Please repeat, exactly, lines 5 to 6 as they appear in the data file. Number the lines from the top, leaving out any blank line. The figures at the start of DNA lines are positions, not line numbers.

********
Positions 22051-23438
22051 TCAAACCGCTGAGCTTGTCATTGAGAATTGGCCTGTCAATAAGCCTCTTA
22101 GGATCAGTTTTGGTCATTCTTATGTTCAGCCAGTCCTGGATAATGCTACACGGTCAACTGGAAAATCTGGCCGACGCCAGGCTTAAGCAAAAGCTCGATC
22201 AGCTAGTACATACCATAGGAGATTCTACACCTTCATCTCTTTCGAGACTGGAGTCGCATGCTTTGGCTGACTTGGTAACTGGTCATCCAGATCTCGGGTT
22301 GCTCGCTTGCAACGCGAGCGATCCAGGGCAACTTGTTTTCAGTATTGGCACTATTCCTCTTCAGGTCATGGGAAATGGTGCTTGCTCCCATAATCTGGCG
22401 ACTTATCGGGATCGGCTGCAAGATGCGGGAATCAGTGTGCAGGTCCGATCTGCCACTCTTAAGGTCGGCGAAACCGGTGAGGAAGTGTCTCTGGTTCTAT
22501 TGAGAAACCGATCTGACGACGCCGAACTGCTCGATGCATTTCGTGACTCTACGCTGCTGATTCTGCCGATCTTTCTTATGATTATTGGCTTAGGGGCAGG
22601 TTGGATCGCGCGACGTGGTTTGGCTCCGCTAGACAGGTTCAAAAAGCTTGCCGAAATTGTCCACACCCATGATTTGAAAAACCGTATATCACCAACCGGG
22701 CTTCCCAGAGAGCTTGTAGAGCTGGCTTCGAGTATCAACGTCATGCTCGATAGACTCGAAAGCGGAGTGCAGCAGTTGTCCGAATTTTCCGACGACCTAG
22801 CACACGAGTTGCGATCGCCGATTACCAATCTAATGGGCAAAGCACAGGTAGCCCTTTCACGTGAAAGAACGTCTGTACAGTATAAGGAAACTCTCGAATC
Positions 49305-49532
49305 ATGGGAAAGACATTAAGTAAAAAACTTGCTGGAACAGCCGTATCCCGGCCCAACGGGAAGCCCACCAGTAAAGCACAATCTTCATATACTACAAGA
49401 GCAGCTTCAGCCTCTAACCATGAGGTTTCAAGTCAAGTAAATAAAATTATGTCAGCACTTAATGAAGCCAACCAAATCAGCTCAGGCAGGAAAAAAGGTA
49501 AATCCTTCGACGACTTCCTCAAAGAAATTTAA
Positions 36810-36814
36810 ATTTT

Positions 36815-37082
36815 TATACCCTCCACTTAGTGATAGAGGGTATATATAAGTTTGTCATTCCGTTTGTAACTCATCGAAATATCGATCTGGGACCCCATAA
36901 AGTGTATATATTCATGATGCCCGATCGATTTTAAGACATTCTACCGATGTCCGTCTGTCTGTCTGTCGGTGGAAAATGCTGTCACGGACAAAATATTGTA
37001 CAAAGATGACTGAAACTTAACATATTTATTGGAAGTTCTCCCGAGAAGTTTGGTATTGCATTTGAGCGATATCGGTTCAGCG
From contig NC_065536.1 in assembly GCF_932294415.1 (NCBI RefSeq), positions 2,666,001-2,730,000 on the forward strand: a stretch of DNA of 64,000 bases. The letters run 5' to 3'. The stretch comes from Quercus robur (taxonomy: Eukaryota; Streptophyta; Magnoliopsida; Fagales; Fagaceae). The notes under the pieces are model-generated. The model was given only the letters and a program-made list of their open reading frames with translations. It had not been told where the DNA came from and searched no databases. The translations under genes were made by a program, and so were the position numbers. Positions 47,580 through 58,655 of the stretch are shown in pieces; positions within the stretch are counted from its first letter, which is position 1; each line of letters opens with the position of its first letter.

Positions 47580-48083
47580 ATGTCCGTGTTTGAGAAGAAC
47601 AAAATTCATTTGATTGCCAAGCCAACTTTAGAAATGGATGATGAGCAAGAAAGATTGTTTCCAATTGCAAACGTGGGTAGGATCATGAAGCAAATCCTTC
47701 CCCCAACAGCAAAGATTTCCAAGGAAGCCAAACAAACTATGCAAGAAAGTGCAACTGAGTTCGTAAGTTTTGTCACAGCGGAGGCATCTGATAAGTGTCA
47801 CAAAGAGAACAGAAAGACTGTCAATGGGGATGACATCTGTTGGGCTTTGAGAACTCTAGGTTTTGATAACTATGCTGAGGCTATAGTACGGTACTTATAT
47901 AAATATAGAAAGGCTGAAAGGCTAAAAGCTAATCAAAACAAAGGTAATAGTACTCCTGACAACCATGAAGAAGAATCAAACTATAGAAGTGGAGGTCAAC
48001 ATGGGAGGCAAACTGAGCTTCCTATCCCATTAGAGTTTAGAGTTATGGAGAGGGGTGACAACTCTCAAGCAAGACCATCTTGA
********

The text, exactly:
22301 GCTCGCTTGCAACGCGAGCGATCCAGGGCAACTTGTTTTCAGTATTGGCACTATTCCTCTTCAGGTCATGGGAAATGGTGCTTGCTCCCATAATCTGGCG
22401 ACTTATCGGGATCGGCTGCAAGATGCGGGAATCAGTGTGCAGGTCCGATCTGCCACTCTTAAGGTCGGCGAAACCGGTGAGGAAGTGTCTCTGGTTCTAT